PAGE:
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2006 Annual Science Report

University of Hawaii, Manoa Reporting  |  JUL 2005 – JUN 2006

A Search for H3+ Emission From Close-In Exoplanets

4 Institutions
3 Teams
0 Publications
0 Field Sites
Field Sites

Project Progress

H3+ emission is the dominant cooling mechanism in Jupiter’s thermosphere
and a useful probe of temperature and ion densities. The H3+ ion is
predicted to form in the thermospheres of close-in `hot Jupiters’ where
its emission would be a significant factor in the thermal energy budget,
affecting temperature and the rate of hydrogen escape from the
exosphere. Hot Jupiters are predicted to have up to 1E5 times Jupiter’s
H3+ emission because they experience extreme stellar irradiation and
enhanced interactions may occur between the planetary magnetosphere and
the stellar wind. Direct (but unresolved) detection of an extrasolar
planet, or the establishment of useful upper limits, may be possible
because a small but significant fraction of the total energy received by
the planet is re-radiated in a few narrow lines of H3+ within which the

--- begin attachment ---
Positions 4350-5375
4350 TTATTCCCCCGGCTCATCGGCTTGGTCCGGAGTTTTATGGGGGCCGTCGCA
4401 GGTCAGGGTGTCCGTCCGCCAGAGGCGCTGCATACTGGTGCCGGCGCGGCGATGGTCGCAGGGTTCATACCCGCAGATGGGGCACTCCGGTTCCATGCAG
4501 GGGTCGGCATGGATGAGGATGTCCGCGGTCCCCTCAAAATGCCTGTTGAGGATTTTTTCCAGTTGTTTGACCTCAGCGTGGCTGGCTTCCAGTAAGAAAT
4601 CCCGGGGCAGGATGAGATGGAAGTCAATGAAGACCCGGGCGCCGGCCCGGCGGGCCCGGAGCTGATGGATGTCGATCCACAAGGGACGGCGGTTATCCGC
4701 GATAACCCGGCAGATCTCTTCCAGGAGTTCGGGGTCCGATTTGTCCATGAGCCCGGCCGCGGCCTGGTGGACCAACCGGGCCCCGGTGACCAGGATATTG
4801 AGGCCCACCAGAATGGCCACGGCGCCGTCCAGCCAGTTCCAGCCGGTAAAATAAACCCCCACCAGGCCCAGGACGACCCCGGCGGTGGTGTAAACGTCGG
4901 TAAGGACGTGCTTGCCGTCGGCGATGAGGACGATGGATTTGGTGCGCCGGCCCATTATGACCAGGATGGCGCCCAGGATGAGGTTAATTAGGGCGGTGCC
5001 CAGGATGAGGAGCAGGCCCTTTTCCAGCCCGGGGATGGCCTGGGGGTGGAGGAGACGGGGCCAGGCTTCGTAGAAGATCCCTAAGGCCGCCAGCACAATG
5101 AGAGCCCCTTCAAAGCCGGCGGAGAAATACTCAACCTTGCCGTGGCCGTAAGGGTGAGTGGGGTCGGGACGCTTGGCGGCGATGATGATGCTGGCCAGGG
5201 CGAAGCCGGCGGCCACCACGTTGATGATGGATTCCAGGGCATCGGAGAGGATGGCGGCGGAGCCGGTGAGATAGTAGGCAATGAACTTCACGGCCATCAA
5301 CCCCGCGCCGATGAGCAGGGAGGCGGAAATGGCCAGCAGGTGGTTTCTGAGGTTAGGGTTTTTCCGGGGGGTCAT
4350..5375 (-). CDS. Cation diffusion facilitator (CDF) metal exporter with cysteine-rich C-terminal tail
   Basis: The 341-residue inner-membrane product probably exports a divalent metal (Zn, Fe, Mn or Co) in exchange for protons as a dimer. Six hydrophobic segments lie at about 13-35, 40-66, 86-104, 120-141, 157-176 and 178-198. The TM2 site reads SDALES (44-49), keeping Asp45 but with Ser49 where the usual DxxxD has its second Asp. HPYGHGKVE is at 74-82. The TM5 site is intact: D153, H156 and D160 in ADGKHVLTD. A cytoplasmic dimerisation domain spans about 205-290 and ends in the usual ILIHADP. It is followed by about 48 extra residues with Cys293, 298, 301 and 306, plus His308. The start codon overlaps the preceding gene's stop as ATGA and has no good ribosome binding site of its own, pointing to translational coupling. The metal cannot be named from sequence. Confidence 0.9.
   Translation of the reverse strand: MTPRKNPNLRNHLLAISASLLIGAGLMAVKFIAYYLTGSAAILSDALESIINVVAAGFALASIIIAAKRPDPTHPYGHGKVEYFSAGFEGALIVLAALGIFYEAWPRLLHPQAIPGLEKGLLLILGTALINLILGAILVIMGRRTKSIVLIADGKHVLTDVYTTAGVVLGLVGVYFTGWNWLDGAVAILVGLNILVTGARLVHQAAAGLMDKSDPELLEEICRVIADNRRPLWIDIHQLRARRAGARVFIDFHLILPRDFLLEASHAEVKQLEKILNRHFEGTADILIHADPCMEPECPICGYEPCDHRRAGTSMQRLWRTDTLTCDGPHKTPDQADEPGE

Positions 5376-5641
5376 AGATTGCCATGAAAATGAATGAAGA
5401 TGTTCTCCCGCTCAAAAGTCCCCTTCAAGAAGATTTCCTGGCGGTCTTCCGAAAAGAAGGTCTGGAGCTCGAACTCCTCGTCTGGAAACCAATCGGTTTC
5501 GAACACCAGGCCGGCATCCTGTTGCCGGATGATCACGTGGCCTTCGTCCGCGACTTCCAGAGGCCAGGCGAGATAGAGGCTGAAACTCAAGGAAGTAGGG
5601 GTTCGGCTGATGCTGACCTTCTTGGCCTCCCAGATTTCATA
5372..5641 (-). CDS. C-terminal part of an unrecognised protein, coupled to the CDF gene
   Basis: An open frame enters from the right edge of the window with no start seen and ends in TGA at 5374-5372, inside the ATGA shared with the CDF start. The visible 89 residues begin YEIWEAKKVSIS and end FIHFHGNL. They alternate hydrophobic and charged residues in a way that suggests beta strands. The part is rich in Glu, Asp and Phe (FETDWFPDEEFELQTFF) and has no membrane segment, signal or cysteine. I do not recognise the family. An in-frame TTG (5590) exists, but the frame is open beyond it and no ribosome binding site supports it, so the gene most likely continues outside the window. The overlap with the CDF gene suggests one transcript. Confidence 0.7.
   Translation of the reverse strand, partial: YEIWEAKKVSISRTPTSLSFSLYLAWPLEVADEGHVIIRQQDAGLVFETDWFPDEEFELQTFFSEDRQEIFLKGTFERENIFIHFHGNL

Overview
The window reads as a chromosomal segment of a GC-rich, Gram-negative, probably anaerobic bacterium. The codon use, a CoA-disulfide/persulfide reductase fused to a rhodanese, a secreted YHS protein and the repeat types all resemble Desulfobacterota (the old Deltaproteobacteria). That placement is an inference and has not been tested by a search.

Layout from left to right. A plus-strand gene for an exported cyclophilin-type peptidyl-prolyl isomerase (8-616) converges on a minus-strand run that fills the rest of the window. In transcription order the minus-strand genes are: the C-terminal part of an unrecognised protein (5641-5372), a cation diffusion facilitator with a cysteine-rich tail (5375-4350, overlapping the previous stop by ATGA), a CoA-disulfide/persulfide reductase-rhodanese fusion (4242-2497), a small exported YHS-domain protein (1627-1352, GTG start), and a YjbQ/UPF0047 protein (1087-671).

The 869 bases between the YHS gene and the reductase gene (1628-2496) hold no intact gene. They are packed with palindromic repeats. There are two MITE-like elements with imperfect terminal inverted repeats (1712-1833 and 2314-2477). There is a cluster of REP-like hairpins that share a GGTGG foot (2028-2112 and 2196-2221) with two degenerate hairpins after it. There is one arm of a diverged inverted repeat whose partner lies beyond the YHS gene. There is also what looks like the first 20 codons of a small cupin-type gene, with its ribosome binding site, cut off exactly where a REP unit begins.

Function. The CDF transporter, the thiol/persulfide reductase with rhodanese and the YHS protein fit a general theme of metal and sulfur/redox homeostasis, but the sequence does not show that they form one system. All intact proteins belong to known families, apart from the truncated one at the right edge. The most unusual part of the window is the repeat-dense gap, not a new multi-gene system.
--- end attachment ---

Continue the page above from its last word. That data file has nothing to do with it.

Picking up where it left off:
flux from the star is limited. We present the observing strategy and
results of our search for emission from the Q(1,0) transition of H3+
(3.953 microns) from extrasolar planets orbiting six late-type dwarfs
using CSHELL, the high-resolution echelle spectrograph on NASA’s
Infrared Telescope Facility (IRTF). We exploited the time-dependent
Doppler shift of the planet, which can be as large as 150 km/sec, by
differencing spectra between nights, thereby removing the stellar
photospheric signal and telluric lines. We set limits on the H3+
emission from each of these systems and compare them with models in the
literature. Ideal candidates for future searches are intrinsically faint
stars, such as M dwarfs, at very close distances.

    Eric Gaidos
    Unspecified Role

    Nick Moskovitz
    Unspecified Role

    Evgenya Shkolnik
    Unspecified Role

    Objective 1.2
    Indirect and direct astronomical observations of extrasolar habitable planets